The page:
Judge ‘reluctantly’ grants probation in threatening, custodial interference case
WAILUKU — A man who spent more than a year in jail before being released to enter treatment was placed on four years’ probation for threatening a babysitter when he went to a Wailuku residence and took his son.
In sentencing Michael Edwards on Aug. 30, 2nd Circuit Judge Peter Cahill said he was “reluctantly” following terms of a plea agreement between the defense and prosecution.
Edwards, 51, of Kihei had pleaded no contest to first-degree terroristic threatening, second-degree custodial interference and violating an order for protection.
Police said Edwards went to the home at about 5:30 a.m. Feb. 8, 2017, and brandished a knife blade while threatening to kill the babysitter. Then he went into a bedroom, picked up his 5-year-old son from a bed and left, police said.
Under a court order for protection obtained by the boy’s mother, Edwards wasn’t allowed at the residence and wasn’t allowed to take his son from the home, according to police.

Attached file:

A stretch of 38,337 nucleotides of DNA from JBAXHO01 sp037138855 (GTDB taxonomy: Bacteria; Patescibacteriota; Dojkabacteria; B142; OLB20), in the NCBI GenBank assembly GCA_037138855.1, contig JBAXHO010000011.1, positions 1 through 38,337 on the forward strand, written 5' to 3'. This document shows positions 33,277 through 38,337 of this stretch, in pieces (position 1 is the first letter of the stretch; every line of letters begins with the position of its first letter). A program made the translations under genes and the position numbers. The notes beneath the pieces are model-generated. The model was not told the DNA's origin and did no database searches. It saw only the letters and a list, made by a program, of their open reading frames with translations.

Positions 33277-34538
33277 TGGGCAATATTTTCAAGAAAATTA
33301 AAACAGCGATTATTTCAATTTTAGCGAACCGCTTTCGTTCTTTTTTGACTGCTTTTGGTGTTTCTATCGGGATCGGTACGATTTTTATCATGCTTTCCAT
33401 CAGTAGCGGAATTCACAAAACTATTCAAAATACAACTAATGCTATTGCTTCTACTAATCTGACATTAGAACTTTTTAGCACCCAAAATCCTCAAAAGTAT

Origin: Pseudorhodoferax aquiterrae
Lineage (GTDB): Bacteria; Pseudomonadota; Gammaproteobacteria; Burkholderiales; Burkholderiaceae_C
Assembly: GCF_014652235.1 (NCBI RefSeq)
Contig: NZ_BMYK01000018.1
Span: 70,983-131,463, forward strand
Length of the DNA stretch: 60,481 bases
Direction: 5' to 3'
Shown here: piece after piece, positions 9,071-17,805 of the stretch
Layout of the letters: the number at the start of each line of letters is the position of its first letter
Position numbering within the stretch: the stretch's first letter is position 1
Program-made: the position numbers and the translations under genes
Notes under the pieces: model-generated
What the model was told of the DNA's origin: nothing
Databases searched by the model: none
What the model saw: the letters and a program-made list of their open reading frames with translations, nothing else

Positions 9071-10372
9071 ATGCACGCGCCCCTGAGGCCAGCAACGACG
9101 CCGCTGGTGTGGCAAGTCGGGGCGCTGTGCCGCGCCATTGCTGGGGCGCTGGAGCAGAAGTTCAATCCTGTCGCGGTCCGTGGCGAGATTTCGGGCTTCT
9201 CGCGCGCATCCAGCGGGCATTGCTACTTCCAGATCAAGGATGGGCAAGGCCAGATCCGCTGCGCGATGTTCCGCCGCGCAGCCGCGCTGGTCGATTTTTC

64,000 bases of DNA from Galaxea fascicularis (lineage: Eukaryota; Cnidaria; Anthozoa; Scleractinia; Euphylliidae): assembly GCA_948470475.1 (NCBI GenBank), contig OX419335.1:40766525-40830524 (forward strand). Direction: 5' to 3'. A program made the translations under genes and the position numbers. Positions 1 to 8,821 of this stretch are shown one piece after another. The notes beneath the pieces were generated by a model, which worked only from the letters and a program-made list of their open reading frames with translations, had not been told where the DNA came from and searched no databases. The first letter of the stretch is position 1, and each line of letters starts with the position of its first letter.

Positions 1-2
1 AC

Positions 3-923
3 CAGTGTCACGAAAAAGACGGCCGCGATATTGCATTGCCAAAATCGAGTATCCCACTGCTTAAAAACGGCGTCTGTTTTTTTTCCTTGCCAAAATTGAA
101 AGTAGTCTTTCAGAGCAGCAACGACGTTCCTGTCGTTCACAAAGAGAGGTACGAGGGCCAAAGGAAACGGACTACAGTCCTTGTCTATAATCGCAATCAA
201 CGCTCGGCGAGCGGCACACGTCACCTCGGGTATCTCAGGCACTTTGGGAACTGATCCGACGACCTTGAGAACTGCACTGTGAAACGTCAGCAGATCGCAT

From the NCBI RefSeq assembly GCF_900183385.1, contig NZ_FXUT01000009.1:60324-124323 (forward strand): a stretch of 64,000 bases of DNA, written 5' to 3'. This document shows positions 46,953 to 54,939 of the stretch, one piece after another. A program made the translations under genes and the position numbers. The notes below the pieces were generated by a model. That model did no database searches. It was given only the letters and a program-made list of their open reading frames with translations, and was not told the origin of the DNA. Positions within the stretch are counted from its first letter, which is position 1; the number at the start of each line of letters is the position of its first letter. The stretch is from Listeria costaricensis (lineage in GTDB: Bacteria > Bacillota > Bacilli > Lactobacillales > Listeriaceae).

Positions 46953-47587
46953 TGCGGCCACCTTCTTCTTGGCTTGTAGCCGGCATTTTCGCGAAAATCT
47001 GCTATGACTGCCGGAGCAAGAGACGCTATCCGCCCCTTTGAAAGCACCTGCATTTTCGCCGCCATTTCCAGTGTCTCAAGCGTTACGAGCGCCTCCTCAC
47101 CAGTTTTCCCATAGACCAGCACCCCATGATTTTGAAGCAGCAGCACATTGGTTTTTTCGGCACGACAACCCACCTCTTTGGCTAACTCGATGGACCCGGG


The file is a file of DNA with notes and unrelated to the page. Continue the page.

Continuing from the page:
At his sentencing Thursday, Deputy Public Defender Danielle Sears said Edwards was sober and doing well. He had completed treatment on Oahu and was attending anger management classes, Sears said.
“But the problem isn’t when he’s doing well,” Judge Cahill said. “The problem is when he’s not doing well. How do we protect the other people in the meantime if he relapses?”
Sears said the mother of Edwards’ son could seek a court order for protection or call Edwards’ probation officer if there were a problem. He asked to be allowed to have contact with her so he could see his son.
Edwards said he has been sober for 19 months.
“I’ve been doing everything I’m supposed to do,” he said. “I just can’t drink. I’m not that person when I don’t drink.”
“Let’s get something straight,” Cahill said. “Your drinking clearly is a part of the problem, but that’s not the whole problem. So we’re supposed to excuse your criminal behavior and your crimes because you drink?”
Cahill referred to Edwards’ criminal history including three felony convictions dating to the 1980s in other states.
“This is a person who spent a long and a lot of time in prison,” Cahill said. “You’re here for this, but I can’t ignore the past.
“I’ll give you a chance for probation, but it is a close call.”
Edwards was ordered not to threaten or harm his son, her mother and his babysitter.